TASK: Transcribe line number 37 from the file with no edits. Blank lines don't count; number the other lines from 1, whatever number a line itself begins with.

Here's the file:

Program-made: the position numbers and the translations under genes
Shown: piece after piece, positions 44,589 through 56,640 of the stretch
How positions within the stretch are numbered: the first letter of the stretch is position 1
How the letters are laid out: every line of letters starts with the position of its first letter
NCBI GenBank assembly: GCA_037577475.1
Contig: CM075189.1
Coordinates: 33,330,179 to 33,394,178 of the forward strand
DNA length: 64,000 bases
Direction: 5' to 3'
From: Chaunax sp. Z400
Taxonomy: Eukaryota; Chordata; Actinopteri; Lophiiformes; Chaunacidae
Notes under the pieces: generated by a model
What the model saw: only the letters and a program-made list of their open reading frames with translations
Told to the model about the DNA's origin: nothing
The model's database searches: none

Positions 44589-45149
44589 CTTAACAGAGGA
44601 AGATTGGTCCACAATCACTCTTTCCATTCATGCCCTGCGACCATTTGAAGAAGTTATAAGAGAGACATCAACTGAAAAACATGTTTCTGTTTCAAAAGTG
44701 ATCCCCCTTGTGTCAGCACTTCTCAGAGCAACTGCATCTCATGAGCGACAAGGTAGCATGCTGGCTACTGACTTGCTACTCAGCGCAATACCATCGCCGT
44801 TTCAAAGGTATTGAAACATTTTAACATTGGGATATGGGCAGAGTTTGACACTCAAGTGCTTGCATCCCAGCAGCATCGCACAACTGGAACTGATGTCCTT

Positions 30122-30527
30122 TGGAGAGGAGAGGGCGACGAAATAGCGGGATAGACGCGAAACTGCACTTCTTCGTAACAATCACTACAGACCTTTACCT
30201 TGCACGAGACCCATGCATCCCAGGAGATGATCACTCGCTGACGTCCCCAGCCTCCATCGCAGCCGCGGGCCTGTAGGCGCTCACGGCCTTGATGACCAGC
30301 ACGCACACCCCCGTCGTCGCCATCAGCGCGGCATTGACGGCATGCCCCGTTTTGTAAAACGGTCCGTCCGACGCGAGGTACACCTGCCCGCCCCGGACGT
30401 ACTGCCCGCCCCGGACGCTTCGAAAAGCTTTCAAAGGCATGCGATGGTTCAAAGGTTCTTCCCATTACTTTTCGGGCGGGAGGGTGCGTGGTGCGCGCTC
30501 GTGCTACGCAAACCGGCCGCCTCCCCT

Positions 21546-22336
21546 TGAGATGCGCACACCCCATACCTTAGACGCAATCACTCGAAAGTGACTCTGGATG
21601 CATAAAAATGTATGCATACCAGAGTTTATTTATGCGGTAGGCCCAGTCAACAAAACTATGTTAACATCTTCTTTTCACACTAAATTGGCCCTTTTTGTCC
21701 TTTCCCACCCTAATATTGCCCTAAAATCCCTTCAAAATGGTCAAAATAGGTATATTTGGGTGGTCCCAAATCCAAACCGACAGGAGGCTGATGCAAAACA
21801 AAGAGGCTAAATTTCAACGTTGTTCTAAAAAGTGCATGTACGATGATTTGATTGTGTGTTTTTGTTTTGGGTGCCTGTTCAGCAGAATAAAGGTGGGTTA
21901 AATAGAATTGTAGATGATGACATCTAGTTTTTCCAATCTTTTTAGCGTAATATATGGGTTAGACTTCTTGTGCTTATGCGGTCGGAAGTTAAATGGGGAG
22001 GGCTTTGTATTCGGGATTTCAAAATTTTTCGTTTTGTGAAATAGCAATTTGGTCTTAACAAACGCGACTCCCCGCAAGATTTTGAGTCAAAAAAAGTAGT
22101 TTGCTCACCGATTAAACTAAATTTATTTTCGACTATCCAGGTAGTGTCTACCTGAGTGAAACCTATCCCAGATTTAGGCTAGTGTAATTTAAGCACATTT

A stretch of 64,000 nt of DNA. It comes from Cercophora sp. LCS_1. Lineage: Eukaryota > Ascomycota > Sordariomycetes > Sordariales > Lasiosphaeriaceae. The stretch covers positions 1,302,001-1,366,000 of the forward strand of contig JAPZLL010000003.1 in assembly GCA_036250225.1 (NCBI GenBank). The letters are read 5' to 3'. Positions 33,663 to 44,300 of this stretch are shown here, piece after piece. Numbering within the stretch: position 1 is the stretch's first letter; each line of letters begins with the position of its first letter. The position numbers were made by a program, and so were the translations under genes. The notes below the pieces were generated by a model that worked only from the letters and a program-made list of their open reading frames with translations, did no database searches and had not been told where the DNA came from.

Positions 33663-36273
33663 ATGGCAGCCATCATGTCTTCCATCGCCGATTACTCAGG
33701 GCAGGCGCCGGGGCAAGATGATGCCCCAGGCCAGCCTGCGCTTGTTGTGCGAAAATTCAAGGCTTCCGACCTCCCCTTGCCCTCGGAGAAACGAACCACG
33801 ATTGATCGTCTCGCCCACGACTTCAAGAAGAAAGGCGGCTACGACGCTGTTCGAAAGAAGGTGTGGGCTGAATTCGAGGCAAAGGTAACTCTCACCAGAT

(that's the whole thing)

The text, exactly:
33663 ATGGCAGCCATCATGTCTTCCATCGCCGATTACTCAGG